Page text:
For more information on the position and qualifications, click here.

Program Associate
Program Associate will directly report to the Bay Area Wilderness Training (BAWT) Gear Library & Operations Manager and will support ongoing operations of the Oakland, San Francisco, and South Bay (Milpitas) outdoor equipment gear libraries. The highest level of independence is expected. Initiative and a proactive approach are a must. The top priority responsibilities associated with this position are as follows: gear inventory control and maintenance, coordinating gear pick-ups and drop-offs, trip report & invoice tracking, client support and correspondence, client (teacher & youth worker) recruitment and relationship management, volunteer outreach and support, and efficient operations overall.

Learn more about the position here

          d. SUWA Service Project Volunteers

From our friends at the Southern Utah Wilderness Alliance:

Into the Field: Volunteer with SUWA this Summer
Summer is upon us and our Field Crews are gearing up for a season of high elevation volunteering! Several spots remain open on our first batch of June-July-August Projects and I invite you to join the ranks of our 111 volunteers who have put in over 1,255 service hours to date in 2018! Scroll down this page for an overview of our early to midsummer project calendar.

7.   Links to Articles of Interest

If a link is broken or otherwise inaccessible, please send me an email, and I’ll fix it or send you a PDF copy. As always, inclusion of an item in this section does not imply agreement with the viewpoint expressed.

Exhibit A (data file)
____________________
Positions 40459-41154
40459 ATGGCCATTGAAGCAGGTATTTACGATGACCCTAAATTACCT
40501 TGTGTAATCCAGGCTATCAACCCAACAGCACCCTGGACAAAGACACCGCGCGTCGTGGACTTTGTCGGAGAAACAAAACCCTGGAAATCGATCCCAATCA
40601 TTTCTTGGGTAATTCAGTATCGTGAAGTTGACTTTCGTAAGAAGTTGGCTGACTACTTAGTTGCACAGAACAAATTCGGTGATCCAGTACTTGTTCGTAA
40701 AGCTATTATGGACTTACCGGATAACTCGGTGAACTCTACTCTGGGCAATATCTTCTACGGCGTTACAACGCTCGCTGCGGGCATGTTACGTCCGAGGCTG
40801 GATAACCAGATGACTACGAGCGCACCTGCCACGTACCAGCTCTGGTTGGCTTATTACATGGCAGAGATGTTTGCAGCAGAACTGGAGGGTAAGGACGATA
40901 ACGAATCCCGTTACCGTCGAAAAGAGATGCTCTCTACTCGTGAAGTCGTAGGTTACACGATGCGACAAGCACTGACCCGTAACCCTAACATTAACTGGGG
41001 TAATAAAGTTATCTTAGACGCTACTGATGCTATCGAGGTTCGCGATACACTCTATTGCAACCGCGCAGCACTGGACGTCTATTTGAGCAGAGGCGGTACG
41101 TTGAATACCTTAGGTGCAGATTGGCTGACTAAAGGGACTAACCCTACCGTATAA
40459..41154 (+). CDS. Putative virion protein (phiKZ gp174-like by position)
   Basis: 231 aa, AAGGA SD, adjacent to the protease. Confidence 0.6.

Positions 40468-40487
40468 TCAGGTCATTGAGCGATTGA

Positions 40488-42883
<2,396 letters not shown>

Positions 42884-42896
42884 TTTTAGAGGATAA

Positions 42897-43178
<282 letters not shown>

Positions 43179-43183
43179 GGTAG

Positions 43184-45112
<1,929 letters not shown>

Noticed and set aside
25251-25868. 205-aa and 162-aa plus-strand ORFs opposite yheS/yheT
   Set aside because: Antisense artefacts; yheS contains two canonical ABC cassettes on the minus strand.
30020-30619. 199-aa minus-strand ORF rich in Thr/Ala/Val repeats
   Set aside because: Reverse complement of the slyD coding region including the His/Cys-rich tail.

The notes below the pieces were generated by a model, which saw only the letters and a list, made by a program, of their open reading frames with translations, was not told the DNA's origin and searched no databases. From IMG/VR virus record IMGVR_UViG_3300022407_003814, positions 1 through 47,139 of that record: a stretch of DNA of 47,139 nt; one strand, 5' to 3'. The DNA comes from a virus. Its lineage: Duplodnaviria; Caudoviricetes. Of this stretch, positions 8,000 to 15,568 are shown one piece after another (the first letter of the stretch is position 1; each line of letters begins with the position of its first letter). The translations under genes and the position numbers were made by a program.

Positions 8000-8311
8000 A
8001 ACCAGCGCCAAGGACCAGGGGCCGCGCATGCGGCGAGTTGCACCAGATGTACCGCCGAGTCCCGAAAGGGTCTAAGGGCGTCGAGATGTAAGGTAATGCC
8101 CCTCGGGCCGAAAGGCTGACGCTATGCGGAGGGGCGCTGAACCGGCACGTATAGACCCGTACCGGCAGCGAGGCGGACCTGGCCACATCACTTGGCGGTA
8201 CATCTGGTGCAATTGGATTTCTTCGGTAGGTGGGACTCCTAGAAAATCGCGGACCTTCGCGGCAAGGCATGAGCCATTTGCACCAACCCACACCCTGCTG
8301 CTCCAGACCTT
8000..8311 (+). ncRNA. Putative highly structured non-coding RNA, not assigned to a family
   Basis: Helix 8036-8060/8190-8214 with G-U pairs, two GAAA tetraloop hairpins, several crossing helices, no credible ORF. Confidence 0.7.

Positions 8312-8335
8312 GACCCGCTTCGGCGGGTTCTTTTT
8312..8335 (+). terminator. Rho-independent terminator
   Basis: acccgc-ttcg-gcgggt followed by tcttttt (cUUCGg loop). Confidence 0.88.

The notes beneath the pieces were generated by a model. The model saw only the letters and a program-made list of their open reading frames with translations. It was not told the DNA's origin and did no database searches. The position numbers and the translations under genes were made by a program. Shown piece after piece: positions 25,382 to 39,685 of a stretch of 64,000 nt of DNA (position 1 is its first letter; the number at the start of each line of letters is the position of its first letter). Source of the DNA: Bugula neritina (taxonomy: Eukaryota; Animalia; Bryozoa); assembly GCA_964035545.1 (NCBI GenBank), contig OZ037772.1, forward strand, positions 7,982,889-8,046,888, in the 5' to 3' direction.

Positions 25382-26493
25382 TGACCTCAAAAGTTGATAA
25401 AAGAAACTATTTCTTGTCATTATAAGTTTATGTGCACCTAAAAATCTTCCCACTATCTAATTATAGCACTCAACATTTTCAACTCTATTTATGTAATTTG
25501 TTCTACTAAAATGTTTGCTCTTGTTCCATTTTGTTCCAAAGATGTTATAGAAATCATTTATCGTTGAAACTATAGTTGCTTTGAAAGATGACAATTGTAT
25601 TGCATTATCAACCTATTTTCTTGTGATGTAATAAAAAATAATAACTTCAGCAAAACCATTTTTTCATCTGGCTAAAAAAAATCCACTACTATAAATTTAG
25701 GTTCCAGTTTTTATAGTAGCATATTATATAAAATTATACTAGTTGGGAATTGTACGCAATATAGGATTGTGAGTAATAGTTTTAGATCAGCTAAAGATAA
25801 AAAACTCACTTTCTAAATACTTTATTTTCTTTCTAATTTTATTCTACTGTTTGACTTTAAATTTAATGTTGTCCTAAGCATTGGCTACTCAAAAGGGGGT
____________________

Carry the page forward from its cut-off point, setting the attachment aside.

The Administration, Dept. of the Interior & Secty. Ryan Zinke

In the New York Times: Patagonia v. Trump

In the Washington Post: Trump administration moves to weaken protections for this unique American bird

In The Economist: The parable of the sage grouse

Good news: The 9th Circuit ruled that the he Bi-State population of sage grouse in the Mono Basin had been improperly delisted. See this article in Courthouse News.

An op-ed in the Washington Post: Walk with us, Ryan Zinke, and see the folly in what you’ve done

An article in MediaMatters: A timeline of scandals and ethical shortfalls at Ryan Zinke’s Interior Department

An op-ed in Mountain Journal: Ryan Zinke Now Claims To Be A Born-Again Conservationist

Scientific American and E&E News: Interior’s Handling of Science Gives Climate Advocates a Sense of Déjà Vu

An article in Science: Drilling boom threatens web of ancient roads in Southwest

The Los Angeles Times: The Trump agenda has Native American tribes feeling under siege

Other topics

The Sacramento Bee on the Klamath Basin: Can an uneasy truce hold off another water rebellion on California’s northern border?

An op-ed in the New York Times on ecological balance in the Great Basin: Let Mountain Lions Eat Horses

An op-ed in High Country News: The playground of Lake Powell isn’t worth drowned canyons


We haven’t been including links to videos recently because they trigger SPAM filters at various ISPs, and it’s very difficult to get around them. Sorry if you’ve missed them!